Leading high-tech OEMs are increasingly leveraging their suppliers’ expertise in product design to improve quality and reduce costs. These collaborations – formalized through manufacturer partnership programs – are fast becoming hotbeds of innovation. However, these programs suffer from a flaw: Suppliers have no access to real-time product usage information and, by extension, insights into customer preferences and needs. 

Other challenges include:   

  • Most product usage data, if recorded, lies unused with the OEM.

  • Security concerns and classification issues arise when sharing raw, unstructured data with suppliers.

  • Data is voluminous, and post-processing is extremely complex and time-consuming.

If post-processing takes too long, the data is often rendered meaningless as product lifecycles contract. Researchers from the Eindhoven University of Technology have suggested one possible IoT solution: automating the usage data collection process and standardizing relevant data available to both OEMs and suppliers. This can be done by incorporating an IoT sensor in the product itself. The sensor needs to be complemented with a predefined observation specification to ensure that recorded data is relevant, accurate and formatted appropriately. Once implemented, the preprocessed data can be shared with corresponding suppliers that, in turn, can use it to understand user preferences and incorporate these preferences into the design.

A Consultative Approach

Our IoT approach is to help high-tech companies understand the impact that IP-connected devices can have on their business, choose the right tools and operate these tools efficiently to extract maximum value.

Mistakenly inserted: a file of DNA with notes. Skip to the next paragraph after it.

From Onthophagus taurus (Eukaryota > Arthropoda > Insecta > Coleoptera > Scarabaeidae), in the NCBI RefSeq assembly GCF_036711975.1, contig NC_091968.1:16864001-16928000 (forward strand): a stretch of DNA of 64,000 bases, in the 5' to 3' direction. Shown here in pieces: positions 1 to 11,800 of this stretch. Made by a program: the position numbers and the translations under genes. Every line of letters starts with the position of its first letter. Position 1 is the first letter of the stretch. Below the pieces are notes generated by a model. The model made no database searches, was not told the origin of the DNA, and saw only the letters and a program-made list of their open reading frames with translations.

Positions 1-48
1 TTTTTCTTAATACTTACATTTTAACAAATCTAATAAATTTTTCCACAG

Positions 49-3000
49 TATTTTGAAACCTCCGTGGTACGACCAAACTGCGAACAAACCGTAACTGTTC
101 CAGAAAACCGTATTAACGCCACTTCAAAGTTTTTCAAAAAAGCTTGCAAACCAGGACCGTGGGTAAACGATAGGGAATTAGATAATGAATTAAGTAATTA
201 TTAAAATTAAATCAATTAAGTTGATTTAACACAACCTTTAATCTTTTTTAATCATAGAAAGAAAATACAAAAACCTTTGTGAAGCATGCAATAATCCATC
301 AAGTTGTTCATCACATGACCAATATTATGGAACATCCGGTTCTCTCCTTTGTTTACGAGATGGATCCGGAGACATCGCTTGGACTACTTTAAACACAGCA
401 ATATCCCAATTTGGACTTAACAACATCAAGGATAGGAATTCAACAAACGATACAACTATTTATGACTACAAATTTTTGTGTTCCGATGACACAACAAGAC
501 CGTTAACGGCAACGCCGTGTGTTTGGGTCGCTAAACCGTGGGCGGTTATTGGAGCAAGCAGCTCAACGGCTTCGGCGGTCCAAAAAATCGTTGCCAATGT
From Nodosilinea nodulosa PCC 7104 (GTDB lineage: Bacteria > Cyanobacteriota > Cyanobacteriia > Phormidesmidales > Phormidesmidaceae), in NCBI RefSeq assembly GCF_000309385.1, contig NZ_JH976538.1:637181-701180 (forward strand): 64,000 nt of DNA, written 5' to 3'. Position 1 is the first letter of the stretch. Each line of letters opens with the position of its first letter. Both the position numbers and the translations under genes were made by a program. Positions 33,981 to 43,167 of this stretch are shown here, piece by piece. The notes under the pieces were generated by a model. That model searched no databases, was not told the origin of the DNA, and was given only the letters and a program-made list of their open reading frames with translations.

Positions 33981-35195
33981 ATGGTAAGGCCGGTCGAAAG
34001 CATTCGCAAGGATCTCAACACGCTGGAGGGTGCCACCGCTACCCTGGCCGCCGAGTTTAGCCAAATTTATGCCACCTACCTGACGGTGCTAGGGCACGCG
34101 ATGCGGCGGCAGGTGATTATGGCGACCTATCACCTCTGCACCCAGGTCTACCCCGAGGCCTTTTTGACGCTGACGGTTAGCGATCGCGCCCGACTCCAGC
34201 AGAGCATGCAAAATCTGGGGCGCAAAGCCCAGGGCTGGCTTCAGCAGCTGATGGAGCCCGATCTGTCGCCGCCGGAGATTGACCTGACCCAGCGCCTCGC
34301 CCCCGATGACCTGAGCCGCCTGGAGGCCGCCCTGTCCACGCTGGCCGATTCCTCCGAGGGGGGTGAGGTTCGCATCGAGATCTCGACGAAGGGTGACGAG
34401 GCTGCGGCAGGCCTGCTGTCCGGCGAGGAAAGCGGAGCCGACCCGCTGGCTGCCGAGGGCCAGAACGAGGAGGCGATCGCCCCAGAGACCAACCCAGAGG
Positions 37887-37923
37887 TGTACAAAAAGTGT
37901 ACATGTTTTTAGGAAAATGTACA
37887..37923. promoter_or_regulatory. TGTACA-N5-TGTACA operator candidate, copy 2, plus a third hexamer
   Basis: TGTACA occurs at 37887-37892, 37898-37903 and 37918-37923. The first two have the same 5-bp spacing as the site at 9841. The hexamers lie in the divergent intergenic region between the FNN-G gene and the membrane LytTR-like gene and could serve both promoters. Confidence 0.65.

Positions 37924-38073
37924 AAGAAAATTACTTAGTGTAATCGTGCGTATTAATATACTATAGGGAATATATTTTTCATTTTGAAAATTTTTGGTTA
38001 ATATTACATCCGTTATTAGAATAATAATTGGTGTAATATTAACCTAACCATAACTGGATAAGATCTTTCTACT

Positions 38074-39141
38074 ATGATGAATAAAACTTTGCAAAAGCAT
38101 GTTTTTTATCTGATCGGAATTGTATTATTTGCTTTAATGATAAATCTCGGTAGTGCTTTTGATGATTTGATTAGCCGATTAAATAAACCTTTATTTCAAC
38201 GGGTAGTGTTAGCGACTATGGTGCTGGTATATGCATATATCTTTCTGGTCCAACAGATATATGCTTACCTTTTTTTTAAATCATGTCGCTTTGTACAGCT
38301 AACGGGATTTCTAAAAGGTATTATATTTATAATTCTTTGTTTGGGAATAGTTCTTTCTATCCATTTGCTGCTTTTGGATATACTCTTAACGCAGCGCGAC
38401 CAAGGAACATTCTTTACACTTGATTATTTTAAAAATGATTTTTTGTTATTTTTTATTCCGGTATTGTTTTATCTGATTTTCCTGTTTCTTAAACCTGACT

The first step is to create an IoT roadmap that covers short- and long-term horizons. The next step is to explore IoT use cases to determine where sensors will have maximum impact on the business and within key value streams. After determining usage models and exploring IoT architectures, it’s time to invest in the technology and partners that can create a business-technology strategy that delivers value.

The final piece of the puzzle is to define and execute the operating models of the IoT solution. For example, we have worked closely with high-tech companies to rapidly experiment with subscription offerings, identify plans that work and quickly deploy them across different geographies.

This is part four of a four-part series on the impact of IoT in the high-tech industry. Read more about the impact and applications of IoT in the semiconductor, contract manufacturing and product distribution space in the other installments of this series.

For more detail and examples of the IoT’s impact and application in the high-tech industry, read our whitepaper The Internet of Things: Impact and Applications in the High-Tech Industry. Visit Cognizant Digital Works and the IoT section of our website to learn more about how your organization can optimize its use of the IoT.

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High-Tech Design, Delivery & the Internet of Things: Impact and Applications (Part 4)